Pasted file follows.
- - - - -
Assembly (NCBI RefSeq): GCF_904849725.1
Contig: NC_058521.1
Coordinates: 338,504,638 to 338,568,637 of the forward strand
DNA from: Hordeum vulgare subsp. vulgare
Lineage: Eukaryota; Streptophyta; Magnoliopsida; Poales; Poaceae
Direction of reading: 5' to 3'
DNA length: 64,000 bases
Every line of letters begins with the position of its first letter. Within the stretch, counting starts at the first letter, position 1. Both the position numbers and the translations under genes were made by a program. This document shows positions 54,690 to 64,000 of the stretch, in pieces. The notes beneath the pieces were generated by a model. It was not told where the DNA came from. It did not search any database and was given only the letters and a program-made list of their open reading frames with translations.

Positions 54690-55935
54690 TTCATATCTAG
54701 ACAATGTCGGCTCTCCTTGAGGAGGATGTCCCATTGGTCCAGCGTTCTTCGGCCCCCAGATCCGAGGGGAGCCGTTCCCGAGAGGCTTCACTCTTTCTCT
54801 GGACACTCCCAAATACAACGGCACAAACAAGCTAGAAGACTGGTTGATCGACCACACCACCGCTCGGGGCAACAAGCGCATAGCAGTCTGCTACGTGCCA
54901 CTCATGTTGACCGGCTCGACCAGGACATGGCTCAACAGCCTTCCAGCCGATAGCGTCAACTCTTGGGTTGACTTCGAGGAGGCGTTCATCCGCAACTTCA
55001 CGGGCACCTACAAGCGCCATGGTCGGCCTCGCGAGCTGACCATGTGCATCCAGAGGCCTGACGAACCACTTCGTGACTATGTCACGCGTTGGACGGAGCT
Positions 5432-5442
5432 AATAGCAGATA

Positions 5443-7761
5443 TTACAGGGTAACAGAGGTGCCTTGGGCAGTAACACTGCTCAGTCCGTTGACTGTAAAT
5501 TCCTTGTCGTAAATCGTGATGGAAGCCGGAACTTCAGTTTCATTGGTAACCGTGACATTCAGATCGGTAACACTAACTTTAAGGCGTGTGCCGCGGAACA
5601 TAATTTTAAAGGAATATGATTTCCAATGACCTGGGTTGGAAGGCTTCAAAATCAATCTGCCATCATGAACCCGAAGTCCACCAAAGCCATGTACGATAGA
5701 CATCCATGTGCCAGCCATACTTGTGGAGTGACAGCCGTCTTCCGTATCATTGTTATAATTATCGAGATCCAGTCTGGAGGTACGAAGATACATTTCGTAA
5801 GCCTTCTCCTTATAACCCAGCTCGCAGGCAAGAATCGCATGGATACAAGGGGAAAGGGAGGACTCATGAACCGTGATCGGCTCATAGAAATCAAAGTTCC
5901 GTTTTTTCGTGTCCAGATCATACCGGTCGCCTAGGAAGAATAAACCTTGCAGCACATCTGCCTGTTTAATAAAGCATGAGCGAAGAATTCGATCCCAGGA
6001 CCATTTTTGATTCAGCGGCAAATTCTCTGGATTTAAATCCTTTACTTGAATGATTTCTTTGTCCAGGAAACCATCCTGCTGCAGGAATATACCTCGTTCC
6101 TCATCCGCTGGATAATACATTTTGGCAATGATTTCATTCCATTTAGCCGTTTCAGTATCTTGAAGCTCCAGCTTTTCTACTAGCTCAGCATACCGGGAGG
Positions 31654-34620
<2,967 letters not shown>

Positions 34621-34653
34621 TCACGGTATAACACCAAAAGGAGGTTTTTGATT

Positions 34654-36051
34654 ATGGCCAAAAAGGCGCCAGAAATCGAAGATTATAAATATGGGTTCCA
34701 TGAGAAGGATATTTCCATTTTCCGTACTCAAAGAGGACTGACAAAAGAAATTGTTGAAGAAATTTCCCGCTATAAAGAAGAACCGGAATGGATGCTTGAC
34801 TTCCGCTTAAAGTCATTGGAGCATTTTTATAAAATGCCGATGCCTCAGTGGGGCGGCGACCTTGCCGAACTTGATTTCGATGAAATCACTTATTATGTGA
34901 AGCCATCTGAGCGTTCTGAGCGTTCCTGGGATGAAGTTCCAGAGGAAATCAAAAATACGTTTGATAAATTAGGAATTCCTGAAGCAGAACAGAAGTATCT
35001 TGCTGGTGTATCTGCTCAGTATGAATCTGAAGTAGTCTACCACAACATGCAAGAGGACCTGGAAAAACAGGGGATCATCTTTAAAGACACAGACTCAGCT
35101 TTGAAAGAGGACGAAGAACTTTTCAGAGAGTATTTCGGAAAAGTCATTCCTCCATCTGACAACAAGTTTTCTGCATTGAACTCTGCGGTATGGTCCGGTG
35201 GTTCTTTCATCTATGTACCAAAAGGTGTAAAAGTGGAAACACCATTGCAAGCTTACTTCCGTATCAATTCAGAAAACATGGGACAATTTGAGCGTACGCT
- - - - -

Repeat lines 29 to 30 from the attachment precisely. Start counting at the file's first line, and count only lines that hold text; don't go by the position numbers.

34621 TCACGGTATAACACCAAAAGGAGGTTTTTGATT

Positions 34654-36051